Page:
Pneumatic compression therapy systems are hot these days. Once a high-end niche therapy product for serious athletes, space-age compression boots are going mainstream, as both Hyperice, which makes Hypervolt massage guns, and now , which makes Theragun massage guns, have acquired compression therapy companies and relaunched them with new branding and more affordable price tags.
On Tuesday Therabody started shipping its newwith a starting price of . The , which offers full customization of recovery programs and includes a different base station, costs $1,299. Both base stations have rechargeable batteries so you can use the systems on the go and the legs do fold up nicely for easy transport in a bag (not included).
The RecoveryAir is essentially a rebranded version of the RecoveryPump Lite, which costs $1,200. So Therabody has managed to shave a good deal off the list price for the device as it attempts to reach a broader audience. Hyperice did the same when it acquired NormaTec, lowering its price to (it cost about $1,300 in late 2019).
As CNET contributor Amanda Capritto, “The idea behind compression therapy is that by increasing blood flow to specific parts of the body — encouraging your body to deliver more oxygen and nutrients to those areas — you can speed up recovery, relieve pain and improve athletic performance.” In essence, compression boots help squeeze “metabolic wastes such as carbon dioxide and lactic acid out of your legs, flushing your system of toxins,” Capritto adds.
With some compression therapy systems, you can add recovery arm compression sleeves and even compression shorts that work on moving blood through your hips and core. Those extra options will be coming to the RecoveryAir system, but for now you can only purchase the leg compression boots from Therabody. In the interim you could buy aand compression shorts that are compatible with the system.
A couple years ago I tried an earlier version of the NormaTec compression boots when they were a lot more expensive and was pretty impressed. From what I remember from that experience, the RecoveryAir seems on par with the NormaTec.
What’s good about the RecoveryAir is that it has what Therabody calls “true negative gradient pressure.” What that means is pressure sequentially travels up the limb from the foot toward the heart in four internal overlapping chambers (you first feel the boots ballooning over your feet), each with slightly lower pressure than the last. “The spiraling overlap of each chamber has a true negative gradient, which safely maximizes circulation versus other designs that interrupt air flow and create potentially harmful peaks and valleys of pressure,” Thereabody says.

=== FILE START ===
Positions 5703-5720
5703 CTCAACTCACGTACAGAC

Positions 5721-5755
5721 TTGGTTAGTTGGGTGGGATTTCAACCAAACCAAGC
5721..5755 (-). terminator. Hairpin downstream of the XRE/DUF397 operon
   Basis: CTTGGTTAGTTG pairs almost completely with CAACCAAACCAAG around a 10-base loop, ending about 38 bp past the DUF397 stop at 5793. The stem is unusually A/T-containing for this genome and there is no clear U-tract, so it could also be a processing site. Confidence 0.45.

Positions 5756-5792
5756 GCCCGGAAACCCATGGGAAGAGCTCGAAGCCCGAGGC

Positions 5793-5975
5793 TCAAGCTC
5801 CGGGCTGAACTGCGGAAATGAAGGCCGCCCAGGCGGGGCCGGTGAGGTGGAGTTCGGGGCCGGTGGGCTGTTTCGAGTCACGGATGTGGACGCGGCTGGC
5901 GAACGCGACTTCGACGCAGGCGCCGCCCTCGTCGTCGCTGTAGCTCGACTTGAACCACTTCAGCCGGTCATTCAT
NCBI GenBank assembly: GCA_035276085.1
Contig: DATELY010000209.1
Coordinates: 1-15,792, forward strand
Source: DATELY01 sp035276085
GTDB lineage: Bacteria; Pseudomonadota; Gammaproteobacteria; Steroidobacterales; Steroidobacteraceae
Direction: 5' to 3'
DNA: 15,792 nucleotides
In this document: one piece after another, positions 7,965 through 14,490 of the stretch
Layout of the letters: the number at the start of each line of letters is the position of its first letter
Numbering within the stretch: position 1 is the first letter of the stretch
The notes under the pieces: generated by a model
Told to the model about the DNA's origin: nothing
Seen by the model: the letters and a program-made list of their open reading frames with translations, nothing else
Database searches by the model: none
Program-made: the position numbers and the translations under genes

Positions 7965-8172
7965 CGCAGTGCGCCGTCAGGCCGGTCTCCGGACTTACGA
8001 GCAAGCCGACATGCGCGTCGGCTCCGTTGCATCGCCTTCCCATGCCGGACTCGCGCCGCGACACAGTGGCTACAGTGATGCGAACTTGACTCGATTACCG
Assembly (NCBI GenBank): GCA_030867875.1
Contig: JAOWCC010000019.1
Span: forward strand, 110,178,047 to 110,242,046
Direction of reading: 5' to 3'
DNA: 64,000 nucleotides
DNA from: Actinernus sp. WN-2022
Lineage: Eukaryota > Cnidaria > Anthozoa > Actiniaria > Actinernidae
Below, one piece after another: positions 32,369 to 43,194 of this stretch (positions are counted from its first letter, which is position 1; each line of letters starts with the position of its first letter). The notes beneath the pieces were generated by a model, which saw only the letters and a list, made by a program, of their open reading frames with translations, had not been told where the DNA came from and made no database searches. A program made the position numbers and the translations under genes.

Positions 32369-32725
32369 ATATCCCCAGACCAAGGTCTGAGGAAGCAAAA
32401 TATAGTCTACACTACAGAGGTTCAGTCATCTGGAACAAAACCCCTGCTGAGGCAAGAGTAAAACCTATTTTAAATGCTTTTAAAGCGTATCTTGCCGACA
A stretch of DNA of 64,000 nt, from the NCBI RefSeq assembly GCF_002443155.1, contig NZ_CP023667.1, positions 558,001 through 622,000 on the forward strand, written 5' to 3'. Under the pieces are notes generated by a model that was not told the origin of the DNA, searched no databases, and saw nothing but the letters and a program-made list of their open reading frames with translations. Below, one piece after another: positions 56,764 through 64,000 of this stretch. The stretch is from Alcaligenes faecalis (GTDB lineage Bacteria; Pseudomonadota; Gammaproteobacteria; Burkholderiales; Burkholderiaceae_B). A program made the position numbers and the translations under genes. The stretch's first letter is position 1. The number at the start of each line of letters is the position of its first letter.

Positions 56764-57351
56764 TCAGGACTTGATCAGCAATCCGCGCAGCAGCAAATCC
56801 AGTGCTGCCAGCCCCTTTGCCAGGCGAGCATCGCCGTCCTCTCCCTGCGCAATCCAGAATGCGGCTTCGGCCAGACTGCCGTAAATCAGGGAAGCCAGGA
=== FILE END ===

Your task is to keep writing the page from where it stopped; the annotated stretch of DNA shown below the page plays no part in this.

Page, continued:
You can set the pressure to your liking (you don’t want your circulation cut off) and the boots monitor the amount of pressure according to the size of your limb. I used the medium sized boots, which seem to fit the widest range of legs well — if you’ve got very long legs, you’d go with the large size.
Therabody also says its compression boots have a seamless construction that makes them easier to clean (yes, your legs may sweat a bit during a session) and faster cycle frequency. “By detecting a full inflation based on precise pressure,” the company says, “RecoveryAir’s high performance compressor reaches the optimal point for a full and rapid pressure release up to three times faster than competitor products.”
A companion app for iOS and Android allows you to tweak some settings. There are some presets to choose from with the entry-level RecoveryAir while the RecoveryAir Pro, as noted, offers true customization. That app is still under the RecoveryPump brand but will eventually become the RecoveryAir app.
I’ve only had minimal experience with these types of compression therapy systems, so I can’t say whether the RecoveryAir is truly better than competitors like NormaTec, but it does work well and is a pleasure to use while sitting around watching TV or reading. With a massage gun you’re required to do some work, unless you have someone using the massage gun on you, but this is a totally passive experience. Kick back, hit a button and the boots do their thing. That’s nice.
As with the massage-gun industry, as compression therapy grows more popular, we’re seeing plenty of, some costing as little as $100. Like with massage guns, we should start to see even more price erosion in the compression therapy arena with a few premium brands and a plethora of knockoffs that cost less and work reasonably well.
The information contained in this article is for educational and informational purposes only and is not intended as health or medical advice. Always consult a physician or other qualified health provider regarding any questions you may have about a medical condition or health objectives.